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older dog with sudden bedtime behavior change

1395 Views 2 Replies 3 Participants Last post by  spotted nikes
Hi, Everyone -- We've got a 12(ish)-year-old dog who we've had for three years now. She's always been excited to get into her bed (which we keep at the foot of our bed) when we were going to sleep and used to only be interested in getting in bed once every few months when there was a particularly bad storm, which we'd allow.

Early this week, however, her bedtime behavior changed. She'll still sometimes get into her bed, though on some nights she'll just stand at the bedroom door and stare at us while wagging her tail, as if asking for something. If she _does_ get into her bed, she'll only stay there for a few minutes before getting up and looking at us, wagging her tail, and crying. And invariably, she'll eventually try to jump in the bed, at which point we'll push her out. And she'll sometimes leave and go to another room in the apartment.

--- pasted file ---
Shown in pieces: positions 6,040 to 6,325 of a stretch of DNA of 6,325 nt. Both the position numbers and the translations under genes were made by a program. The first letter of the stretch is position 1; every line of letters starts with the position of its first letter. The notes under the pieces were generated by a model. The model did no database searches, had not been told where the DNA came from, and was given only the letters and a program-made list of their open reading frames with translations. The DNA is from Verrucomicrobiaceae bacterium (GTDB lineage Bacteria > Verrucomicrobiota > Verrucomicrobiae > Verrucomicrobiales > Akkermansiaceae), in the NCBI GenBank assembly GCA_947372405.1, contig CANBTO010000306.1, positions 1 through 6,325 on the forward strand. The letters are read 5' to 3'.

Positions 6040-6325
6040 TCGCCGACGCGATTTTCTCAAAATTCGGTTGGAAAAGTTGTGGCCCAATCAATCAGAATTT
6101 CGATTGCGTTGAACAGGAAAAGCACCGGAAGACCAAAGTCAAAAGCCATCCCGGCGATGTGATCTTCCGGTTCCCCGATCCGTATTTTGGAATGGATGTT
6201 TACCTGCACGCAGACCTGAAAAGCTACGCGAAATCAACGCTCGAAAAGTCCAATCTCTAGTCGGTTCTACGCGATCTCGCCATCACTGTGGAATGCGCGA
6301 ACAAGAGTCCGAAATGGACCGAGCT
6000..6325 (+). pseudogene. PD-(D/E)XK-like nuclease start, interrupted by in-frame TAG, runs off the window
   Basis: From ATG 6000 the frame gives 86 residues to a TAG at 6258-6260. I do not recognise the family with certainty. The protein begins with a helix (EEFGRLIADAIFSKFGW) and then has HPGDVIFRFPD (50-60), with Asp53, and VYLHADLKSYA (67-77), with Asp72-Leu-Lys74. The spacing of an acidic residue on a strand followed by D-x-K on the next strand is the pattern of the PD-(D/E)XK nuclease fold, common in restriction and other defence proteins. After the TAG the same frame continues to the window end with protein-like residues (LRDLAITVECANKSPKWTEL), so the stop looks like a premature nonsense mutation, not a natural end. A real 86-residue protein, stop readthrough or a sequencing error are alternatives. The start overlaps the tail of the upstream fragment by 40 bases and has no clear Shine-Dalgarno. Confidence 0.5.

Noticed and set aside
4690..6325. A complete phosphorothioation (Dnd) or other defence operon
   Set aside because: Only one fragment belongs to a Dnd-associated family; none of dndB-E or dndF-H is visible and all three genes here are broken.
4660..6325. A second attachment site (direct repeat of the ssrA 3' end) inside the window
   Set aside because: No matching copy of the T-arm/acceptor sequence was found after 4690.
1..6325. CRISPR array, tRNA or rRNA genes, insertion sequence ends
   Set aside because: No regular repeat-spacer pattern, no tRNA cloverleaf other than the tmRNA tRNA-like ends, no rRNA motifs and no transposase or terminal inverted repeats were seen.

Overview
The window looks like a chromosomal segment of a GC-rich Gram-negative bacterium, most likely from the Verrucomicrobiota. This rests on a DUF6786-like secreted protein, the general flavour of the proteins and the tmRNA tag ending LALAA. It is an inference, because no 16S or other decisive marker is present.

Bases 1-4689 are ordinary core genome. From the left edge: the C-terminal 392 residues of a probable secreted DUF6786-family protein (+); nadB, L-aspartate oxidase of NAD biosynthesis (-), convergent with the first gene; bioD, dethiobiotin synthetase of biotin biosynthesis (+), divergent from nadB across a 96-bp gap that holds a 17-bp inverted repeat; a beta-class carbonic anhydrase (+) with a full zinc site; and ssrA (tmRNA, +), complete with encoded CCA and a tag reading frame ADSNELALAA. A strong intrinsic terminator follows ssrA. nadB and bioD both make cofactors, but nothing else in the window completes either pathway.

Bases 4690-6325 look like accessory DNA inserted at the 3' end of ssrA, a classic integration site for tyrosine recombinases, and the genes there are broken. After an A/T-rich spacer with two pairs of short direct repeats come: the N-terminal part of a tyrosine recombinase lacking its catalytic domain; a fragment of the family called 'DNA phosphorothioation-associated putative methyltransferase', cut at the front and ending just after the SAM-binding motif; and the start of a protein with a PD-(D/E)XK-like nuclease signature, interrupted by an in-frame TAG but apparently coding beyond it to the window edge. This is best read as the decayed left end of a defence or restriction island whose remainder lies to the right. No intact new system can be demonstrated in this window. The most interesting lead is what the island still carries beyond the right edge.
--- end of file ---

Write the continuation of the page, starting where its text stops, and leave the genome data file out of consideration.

We're trying a bunch of ways to address this: getting her a really cozy new bed and putting some of our clothes in it (for their scent), giving her treats when she gets into bed and ignoring her when she begs to get into our bed, flipping around our own position in bed so that our heads are close to her bed (so she can feel closer to us while being in her bed), putting things alongside the bed to make it harder for her to get in, and of course pushing her out of bed when she manages to. But so far, nothing seems to be diminishing this nighttime drama.

Does anyone have any insights or suggestions to offer? I'm curious for any thoughts about what might be going on that would cause this to suddenly be an issue when it had never been one before. Is there anything connected with aging (she's no puppy!) that might explain this change of behavior?

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I have heard that dogs sleep less as they get older. Maybe she's just not tired at the normal time because she's needinf less sleep. Could you give her a stuffed Kong or bully stick to chew on when you go to bed? That might give her something to do, and keep her quiet in her own bed till she's tired enough to sleep.
Restlessness, especially if there is increased panting can be an early sign of cushings. Dogs can also get senile dementia. Or arthritic pain can make them restless. There are meds for all 3 conditions.

Get a vet check, including a full blood workup.
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